hospitals arises from the failure of the Commissary Department to furnish the hospital funds. Very general complaint has been made on this subject-one of importance, as without the hospital fund, it is impossible to supply the sick and wounded with the necessary supplies. The hospitals have also been embarrassed by the non-payment of the hospital attendants by the Quartermaster's Department. Attention has been given recently to the importation of supplies through our lines on the Mississippi river, and the gulf border of Mississippi and Alabama. Cotton is exchanged for medical supplies, and in consequence of the recent disaster at Wilmington, it is believed that this trade will constitute the chief source of supply. This Department has obtained medicines in this manner through the energy of Surgeon Richard Potts, who has had exclusive control of the importation of such articles as are most needed, until recent orders from the War Department, taking entire control of transactio
Wilmington, N. C. (North Carolina, United States) (search for this): chapter 3.16
achinery as was adapted to carrying a light train very rapidly. So long as the army could draw supplies from any quarter, and the lines running south as far as Wilmington and Charlotte, were called on only to transport men, the work was performed promptly and well, but when supplies failed in Virginia and North Carolina, and Georcast steel, files, &c., &c., without which it is impossible to maintain engines. They are as necessary as iron. Heretofore a small supply has been had through Wilmington, but with that port closed, we are cut off entirely, except by trading with the enemy, and paying in cotton. With plenty of mechanics and material, the machinen the Mississippi river, and the gulf border of Mississippi and Alabama. Cotton is exchanged for medical supplies, and in consequence of the recent disaster at Wilmington, it is believed that this trade will constitute the chief source of supply. This Department has obtained medicines in this manner through the energy of Surgeon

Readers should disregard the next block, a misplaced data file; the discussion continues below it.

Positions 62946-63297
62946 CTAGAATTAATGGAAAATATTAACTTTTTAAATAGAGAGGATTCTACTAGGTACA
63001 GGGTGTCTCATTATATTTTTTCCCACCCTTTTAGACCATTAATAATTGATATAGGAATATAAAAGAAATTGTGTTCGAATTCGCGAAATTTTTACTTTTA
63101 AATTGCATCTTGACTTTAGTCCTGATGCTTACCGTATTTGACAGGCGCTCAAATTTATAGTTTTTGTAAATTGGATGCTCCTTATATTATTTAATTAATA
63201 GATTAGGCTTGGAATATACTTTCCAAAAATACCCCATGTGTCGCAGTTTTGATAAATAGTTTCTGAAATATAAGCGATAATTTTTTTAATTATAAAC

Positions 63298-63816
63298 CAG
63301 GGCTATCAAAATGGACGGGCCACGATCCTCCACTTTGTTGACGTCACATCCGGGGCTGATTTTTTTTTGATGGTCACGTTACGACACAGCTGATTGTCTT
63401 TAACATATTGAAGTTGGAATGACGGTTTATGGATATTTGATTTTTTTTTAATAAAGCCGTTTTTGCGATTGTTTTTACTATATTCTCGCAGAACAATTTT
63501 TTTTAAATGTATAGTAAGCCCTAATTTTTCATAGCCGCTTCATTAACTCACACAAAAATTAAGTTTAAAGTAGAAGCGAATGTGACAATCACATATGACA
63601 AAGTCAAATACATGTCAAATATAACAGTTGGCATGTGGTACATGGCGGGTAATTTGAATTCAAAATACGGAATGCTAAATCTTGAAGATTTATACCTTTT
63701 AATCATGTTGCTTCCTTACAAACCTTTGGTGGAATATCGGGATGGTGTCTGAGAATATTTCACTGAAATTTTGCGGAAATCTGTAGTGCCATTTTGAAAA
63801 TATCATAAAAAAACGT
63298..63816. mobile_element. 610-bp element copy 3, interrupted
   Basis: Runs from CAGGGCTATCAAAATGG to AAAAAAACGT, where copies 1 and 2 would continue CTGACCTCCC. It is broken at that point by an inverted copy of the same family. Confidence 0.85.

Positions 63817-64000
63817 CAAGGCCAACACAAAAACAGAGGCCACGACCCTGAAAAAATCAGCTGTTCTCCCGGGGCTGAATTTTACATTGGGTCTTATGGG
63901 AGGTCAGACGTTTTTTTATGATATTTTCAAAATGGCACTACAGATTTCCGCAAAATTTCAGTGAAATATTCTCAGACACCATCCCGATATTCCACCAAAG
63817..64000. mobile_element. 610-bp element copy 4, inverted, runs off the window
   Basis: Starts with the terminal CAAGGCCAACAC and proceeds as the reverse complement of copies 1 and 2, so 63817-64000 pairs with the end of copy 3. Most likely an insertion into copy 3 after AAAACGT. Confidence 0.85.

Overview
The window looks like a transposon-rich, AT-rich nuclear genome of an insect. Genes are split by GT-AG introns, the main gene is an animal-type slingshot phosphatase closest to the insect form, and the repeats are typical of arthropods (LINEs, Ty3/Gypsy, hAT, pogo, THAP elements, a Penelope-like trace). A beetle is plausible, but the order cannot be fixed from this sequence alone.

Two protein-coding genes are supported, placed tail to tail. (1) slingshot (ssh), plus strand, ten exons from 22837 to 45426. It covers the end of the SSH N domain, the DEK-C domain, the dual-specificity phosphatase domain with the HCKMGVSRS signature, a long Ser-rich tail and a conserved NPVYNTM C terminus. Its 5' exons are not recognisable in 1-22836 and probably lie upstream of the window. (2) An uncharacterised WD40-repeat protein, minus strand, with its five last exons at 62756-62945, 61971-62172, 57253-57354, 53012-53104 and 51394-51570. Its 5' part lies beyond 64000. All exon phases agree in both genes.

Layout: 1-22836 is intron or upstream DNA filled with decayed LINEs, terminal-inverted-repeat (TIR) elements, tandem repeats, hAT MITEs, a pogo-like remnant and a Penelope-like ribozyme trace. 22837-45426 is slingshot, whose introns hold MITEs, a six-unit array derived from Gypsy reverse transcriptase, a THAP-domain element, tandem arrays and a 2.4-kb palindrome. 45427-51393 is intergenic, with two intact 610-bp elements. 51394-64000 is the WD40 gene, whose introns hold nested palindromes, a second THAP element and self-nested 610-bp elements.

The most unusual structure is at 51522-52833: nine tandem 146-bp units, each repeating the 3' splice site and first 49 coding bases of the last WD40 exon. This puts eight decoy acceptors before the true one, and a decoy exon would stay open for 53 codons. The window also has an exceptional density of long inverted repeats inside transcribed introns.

Louisiana (Louisiana, United States) (search for this): chapter 3.16
nts in the Confederacy. The report shows the issues to General Lee's command from July 1st to January 21st, and to other commands from July 1st to January 21st, except that the report of issues for the Departments of Alabama, Mississippi and East Louisiana are still due for the month of December. I was gratified that information now given was asked, for the impression is so common that our armies are poorly provided for, that I gladly avail of an opportunity to show what has been done. I en5121,02226,37612,429500 19,26420,57126,719594 Army of Tennessee: Aggregate amount third and fourth quarters 186445,412102,864102,55827,90045,853 61,860108,93755,560  also 7,000 captured by Forrest.   Department of Alabama, Mississippi and East Louisiana: Aggregate amount third and fourth quarters 186421,78937,66134,3424,67727,292 10,0953,83115,458  Department of North Carolina: Aggregate amount third and fourth quarters 186421,30137,7749,2636,69612,751 23,35422,57915,059200 Richmond,
Griswoldsville (Georgia, United States) (search for this): chapter 3.16